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New Yorker

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Album Review

A half-century after making history with Aufray Chante Dylan (1965), an album's worth of first-ever French-language adaptations of Bob Dylan, Hugues Aufray teamed up with an all-star lineup of guests for the duets album New Yorker: Hommage à Bob Dylan. While his career is no doubt illustrious, Aufray is perhaps best known for his Dylan adaptations, over two dozen of which are included on the double-disc album Aufray Trans Dylan (1995). If he alone were singing the songs on New Yorker: Hommage à Bob Dylan, it would be an essential album for fans, who no doubt will enjoy these elaborately produced versions of familiar classics like "Blowin' in the Wind (Dans le Souffle du Vent)," "Girl from the North Country (La Fille du Nord)," "Mr. Tambourine Man (L'Homme Orchestre)," and "Knockin' on Heaven's Door (Knock Knock Ouvre-toi Porte du Ciel)." However, the album is all the more worthwhile for its all-star lineup of guest duets with Eddy Mitchell, Carla Bruni, Laurent Voulzy, Arno, Bernard Lavilliers, Alain Souchon, Wasis Diop, Pep's, Jane Birkin, Didier Wampas of Les Wampas, Francis Cabrel, and Johnny Hallyday. New Yorker: Hommage à Bob Dylan opens and closes with solo performances by Aufray. The album opener, "New Yorker," is a spoken word original by Aufray that evokes romantic visions of Greenwich Village, Bleecker Street, and the New York City folk scene of the early to mid-'60s. The album closer, "Cloches Sonnez," is a solo performance of "Ring Them Bells" from the latter-day Dylan classic Oh Mercy (1989). Rounding out the package are some liner notes by Dylan himself, who discusses his relationship with Aufray, who once gave him a grand tour of Paris. Each song on New Yorker: Hommage à Bob Dylan is unique and most are quite memorable. Among the highlights are a festive romp through "Tout l'Monde un Jour S'est Planté (Rainy Day Women #12 & 35)" with Wampas; a trio version of "Nous Serons Libres (I Shall Be Released)" with Diop and Pep's; a bilingual take on "Tout Comme une Vraie Femme (Just Like a Woman)" with Birkin; a triumphant take on "Jeune Pour Toujours (Forever Young)" with Hallyday; and the Slow Train Coming (1979) rarity "L'Homme Dota d'un Nom Chaque Animal (Man Gave Names to All the Animals)."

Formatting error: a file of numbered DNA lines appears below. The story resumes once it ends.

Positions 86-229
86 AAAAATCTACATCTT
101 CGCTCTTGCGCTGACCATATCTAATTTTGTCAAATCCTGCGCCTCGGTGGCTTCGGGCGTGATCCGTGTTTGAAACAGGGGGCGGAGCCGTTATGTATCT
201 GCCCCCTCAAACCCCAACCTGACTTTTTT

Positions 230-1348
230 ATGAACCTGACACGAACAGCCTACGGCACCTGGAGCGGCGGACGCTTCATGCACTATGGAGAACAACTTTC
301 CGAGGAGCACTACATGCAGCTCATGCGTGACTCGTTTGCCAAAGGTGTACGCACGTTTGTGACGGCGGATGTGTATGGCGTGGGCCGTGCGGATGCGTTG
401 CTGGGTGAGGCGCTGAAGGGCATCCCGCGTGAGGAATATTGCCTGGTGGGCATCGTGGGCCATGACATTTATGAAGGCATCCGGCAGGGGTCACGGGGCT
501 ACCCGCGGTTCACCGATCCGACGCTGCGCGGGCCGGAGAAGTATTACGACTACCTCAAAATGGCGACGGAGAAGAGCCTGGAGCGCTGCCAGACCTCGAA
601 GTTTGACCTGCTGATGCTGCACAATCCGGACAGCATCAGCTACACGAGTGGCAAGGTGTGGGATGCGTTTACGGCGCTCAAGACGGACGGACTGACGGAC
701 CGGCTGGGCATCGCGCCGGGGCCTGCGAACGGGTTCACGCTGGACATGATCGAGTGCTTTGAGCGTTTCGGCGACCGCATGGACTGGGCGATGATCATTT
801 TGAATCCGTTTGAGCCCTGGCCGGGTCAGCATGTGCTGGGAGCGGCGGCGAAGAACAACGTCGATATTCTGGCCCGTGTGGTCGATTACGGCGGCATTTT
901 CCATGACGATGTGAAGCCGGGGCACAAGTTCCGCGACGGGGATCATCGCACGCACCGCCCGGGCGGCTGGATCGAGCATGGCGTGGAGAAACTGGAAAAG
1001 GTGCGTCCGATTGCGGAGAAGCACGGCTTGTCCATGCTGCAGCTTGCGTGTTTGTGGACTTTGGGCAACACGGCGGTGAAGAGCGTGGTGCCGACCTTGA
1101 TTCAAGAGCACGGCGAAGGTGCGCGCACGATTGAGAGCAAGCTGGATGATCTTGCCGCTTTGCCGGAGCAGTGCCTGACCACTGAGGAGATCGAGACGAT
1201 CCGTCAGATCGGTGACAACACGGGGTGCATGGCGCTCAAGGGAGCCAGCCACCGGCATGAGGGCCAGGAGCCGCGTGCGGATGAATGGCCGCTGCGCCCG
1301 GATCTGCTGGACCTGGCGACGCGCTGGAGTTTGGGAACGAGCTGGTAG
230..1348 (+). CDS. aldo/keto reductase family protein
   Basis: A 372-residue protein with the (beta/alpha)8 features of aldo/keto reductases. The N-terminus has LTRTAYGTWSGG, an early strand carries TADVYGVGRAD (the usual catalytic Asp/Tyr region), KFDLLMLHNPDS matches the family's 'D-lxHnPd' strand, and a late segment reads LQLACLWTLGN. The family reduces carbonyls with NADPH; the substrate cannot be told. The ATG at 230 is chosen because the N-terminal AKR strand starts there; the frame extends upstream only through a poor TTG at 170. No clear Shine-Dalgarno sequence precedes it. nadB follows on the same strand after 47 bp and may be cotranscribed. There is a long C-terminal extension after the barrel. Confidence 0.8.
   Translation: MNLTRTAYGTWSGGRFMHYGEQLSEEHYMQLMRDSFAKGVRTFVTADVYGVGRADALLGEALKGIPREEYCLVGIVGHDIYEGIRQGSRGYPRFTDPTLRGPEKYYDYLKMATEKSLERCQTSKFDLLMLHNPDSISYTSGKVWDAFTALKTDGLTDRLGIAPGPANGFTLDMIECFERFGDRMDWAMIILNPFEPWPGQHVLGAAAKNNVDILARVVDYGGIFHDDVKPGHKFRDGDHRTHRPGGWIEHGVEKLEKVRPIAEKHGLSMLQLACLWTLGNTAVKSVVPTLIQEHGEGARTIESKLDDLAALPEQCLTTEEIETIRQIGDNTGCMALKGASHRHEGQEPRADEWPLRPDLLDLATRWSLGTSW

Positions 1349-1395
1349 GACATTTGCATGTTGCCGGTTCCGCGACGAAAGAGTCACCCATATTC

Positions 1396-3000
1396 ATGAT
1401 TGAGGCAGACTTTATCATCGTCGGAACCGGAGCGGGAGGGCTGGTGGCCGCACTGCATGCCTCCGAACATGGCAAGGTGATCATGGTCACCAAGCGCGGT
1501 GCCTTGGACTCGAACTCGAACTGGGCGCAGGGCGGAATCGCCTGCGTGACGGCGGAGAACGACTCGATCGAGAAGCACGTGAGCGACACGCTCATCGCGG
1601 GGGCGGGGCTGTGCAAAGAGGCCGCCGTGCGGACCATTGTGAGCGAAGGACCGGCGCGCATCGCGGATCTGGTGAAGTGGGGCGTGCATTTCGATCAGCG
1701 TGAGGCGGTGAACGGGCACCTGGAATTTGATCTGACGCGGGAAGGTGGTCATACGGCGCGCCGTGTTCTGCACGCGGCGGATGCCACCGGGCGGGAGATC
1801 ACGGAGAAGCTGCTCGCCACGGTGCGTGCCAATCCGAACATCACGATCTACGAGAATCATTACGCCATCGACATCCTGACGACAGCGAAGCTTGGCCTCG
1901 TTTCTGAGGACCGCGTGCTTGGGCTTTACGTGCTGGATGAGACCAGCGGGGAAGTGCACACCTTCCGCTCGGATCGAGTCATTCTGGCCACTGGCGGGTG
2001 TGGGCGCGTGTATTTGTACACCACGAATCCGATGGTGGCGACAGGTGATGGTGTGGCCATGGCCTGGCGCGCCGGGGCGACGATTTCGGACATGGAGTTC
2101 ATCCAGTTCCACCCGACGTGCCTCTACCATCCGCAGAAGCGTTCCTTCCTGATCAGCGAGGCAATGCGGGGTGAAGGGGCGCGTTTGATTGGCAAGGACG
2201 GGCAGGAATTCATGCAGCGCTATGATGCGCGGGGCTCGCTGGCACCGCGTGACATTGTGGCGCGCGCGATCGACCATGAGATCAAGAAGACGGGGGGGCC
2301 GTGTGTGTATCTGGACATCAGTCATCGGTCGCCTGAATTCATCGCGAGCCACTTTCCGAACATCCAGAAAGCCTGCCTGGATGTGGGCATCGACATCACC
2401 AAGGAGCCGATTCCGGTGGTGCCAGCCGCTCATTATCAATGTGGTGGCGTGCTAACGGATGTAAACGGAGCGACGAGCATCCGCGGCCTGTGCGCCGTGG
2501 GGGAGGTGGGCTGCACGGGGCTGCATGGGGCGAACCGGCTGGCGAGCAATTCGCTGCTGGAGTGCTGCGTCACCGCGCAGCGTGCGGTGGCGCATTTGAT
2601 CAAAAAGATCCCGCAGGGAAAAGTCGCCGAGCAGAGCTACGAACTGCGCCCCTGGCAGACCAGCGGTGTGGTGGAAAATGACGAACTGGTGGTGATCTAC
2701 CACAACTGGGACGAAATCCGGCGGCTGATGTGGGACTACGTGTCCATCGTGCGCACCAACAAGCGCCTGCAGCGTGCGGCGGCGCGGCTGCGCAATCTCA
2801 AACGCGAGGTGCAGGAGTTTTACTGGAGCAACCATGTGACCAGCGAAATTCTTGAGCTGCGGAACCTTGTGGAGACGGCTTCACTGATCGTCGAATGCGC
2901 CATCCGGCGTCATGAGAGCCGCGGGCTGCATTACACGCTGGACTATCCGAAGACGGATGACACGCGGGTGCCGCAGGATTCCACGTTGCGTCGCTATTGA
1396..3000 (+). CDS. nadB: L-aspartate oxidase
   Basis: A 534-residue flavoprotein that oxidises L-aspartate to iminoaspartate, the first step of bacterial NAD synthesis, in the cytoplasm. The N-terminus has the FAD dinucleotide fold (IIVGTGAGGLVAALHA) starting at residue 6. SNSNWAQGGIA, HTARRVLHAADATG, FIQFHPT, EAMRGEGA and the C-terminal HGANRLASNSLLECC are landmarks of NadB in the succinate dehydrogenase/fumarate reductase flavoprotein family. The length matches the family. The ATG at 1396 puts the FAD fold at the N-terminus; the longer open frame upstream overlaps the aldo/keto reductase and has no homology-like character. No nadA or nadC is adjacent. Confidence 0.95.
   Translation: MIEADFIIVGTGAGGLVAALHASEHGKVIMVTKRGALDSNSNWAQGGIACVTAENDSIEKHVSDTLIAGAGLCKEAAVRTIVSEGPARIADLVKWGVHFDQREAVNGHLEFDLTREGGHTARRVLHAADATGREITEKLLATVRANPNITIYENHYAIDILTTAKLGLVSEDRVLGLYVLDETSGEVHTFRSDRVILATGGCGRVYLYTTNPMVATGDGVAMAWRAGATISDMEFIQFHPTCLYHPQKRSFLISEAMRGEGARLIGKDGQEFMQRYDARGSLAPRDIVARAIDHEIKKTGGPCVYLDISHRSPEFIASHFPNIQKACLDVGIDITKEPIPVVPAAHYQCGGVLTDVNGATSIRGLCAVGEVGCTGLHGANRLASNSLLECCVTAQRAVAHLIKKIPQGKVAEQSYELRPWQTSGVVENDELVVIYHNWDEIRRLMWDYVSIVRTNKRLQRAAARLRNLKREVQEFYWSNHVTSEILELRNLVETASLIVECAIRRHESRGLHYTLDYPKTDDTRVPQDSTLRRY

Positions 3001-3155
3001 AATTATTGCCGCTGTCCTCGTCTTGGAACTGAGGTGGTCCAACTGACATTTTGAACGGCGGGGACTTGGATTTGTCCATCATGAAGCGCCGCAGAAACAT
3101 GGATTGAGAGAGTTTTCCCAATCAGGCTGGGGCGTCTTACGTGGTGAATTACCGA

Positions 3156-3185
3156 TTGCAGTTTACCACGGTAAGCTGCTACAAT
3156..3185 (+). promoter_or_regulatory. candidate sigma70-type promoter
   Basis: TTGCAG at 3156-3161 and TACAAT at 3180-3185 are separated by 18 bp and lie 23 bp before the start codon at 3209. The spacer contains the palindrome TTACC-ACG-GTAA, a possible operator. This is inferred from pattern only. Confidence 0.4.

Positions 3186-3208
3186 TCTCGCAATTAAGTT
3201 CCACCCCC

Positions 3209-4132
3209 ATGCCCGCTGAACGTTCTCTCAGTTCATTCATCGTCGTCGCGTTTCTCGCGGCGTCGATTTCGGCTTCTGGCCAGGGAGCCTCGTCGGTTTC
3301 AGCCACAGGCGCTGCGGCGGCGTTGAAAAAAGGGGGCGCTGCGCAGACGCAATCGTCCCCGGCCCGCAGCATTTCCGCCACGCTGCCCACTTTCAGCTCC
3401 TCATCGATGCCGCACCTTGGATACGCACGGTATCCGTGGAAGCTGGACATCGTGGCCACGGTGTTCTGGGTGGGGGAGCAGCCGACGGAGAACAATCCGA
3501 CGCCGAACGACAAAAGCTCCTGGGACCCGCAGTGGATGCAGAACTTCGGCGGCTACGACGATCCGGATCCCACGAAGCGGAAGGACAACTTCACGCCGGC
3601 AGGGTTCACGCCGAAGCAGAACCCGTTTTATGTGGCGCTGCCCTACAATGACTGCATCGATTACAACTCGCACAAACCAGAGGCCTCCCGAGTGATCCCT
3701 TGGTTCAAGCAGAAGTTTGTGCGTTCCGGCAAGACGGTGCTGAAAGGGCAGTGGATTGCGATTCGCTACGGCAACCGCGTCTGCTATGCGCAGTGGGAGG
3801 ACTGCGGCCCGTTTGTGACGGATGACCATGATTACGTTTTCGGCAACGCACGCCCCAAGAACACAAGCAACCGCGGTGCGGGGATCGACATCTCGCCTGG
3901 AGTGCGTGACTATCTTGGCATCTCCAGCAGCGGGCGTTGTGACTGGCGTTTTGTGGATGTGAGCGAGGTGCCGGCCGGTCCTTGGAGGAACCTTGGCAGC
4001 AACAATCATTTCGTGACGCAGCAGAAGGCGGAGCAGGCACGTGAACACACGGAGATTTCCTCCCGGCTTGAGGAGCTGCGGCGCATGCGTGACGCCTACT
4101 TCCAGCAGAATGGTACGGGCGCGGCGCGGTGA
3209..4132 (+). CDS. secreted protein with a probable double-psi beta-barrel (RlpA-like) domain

Biography

Born: April 18, 1929 in Paris, France

Genre: Musique francophone

Years Active: '00s

The music of French folk troubadour Hugues Aufray existed in stark opposition to the prevailing yé-yé sound that dominated pop charts in the mid-'60s. A disciple of Bob Dylan who regularly adapted his hero's songs into French, Aufray nevertheless proved a popular favorite whose own compositions, most notably "Santiano" and "Celine," quickly entered the mainstream vernacular. Born August 18, 1929, in the Parisian suburb of Neuilly sur Seine, Hughes spent much of his adolescence in a Dominican school...
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New Yorker, Hugues Aufray
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